Jonathan ordered the Nunavut char served over wilted green cabbage, plum puree, smoked rye and horseradish. The salmon looked as if it was still just a raw filet, but since it was sous vide, it was in fact cooked all the way through and it flaked at the touch of a fork. A bite with each of the ingredients reminded me of the perfect Sunday brunch with bagels and lox. Rich salmon fat, smoked rye, horseradish and the softest pickling on the cabbage brought back memories of my grandmother assembling her bagels on the Lower East Side of Manhattan. This dish, also fantastic!
Then we moved on to the meat and game course, and with it, Wine Director TJ Whitman moved us to our second bottle of wine—the Silver Oak. The 1997 Alexander Valley Silver Oak cabernet sauvignon was just a heartier, fuller bodied wine, and perfect for the heavier proteins. The tannins were completely gone and it had been breathing since before we started the dinner. On the tongue it tasted of dark cherry and licorice, the later of which, helped to highlight some of the celery notes from the purslane garnish in the chicken dish I ordered.
I had the roasted chicken with sweet yellow corn dumplings, romano beans, and chicken of the woods mushrooms. Chef Voltaggio is again, taking a classic, chicken and dumplings, and kicking it up a notch, while still making it accessible to anyone with taste buds. The romano beans were pureed and the sweet corn dumplings were nice and sweet from being caramelized in the skillet. The chicken was moist with a crispy salty skin, and they served both white and dark meat without the bones, which the lazy old man in me loved! The fleshy-leaved purslane added color and a brightness to the dish, but also cut through some of the umami richness, nutty mushrooms, and buttery dumplings. This dish is where comfort and sophistication come to mingle, get married, and have millions of babies…hopefully!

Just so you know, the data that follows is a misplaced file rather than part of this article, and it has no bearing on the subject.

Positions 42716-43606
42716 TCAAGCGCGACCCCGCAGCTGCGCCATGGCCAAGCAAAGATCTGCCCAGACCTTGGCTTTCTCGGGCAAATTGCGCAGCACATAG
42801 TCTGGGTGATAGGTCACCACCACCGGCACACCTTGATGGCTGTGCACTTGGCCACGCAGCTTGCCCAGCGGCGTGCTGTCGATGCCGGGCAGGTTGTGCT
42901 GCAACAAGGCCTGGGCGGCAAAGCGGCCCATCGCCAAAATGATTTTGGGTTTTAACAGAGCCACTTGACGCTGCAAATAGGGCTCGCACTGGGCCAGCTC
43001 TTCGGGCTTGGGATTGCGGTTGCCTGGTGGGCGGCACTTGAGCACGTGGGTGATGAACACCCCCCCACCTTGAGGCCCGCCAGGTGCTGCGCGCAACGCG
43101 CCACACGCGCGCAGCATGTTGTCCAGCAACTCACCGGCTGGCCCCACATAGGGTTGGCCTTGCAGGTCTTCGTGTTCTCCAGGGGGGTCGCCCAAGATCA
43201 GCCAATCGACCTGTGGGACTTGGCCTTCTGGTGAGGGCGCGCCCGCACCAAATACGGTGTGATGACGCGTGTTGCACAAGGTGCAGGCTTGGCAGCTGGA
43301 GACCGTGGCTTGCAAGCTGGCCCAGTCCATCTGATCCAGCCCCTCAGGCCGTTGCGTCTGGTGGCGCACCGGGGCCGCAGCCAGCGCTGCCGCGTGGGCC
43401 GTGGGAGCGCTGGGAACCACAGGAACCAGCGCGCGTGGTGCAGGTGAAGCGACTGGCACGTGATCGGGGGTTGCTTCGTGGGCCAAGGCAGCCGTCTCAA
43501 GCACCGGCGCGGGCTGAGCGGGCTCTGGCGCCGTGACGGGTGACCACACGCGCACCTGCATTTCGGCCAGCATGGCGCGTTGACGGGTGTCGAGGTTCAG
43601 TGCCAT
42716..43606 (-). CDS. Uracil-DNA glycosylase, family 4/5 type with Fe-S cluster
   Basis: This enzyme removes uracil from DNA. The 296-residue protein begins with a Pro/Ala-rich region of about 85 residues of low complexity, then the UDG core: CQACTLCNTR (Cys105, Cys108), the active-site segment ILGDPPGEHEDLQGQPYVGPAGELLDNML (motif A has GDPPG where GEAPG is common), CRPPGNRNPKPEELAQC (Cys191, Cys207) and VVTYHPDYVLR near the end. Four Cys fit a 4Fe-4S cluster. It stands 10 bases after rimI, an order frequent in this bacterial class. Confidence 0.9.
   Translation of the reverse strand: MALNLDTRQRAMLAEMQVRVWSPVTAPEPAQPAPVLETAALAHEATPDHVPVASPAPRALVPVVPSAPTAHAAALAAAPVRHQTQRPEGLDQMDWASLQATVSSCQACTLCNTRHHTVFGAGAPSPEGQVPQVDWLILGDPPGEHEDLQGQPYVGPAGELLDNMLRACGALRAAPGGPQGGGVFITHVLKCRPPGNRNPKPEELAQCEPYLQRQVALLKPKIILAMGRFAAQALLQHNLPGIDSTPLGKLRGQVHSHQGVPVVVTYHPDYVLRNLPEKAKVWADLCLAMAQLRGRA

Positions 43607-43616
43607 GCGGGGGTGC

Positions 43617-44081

Jonathan had the beef coulotte with sugar snap peas, carrots, vadouvan spices, and coconut yogurt. Coulotte we learned refers to the cut of beef, which is very similar to the tenderloin, but a little leaner. This too was sous vide so it maintained its blush interior but was cooked medium as Jonathan requested. The real star of this dish for me was the coconut yogurt, which I viewed as Chef Voltaggio’s twist on the typical slab of herbed butter. The coconut yogurt was rich and creamy just like butter, but the subtle sweetness brought the gaminess of the beef coulotte to a new level of appreciation for me. Proud representatives of their distant grocery store brethren, the potatoes, and sugar snap peas, were all perfect specimens, and probably hand picked from a local garden just minutes before kitchen prep. The carrots (heirloom I think) were beautiful! They were mashed together and sous vide, and then cut into discs like little watercolor paintings decorating the plate.
Bobbi got the slow braised lamb over hulled barley, fried to a crisp Lacinato kale, and patty pan squash. Once again, the meat was perfectly cooked and the plate itself another work of art. The kale was added for texture and color, and the onions brought a sweetness to the dish, which amped up the emotional warmth this dish delivered with the barley.
After a chance to let things settle a little, we moved on to the dessert course, which all of us shared.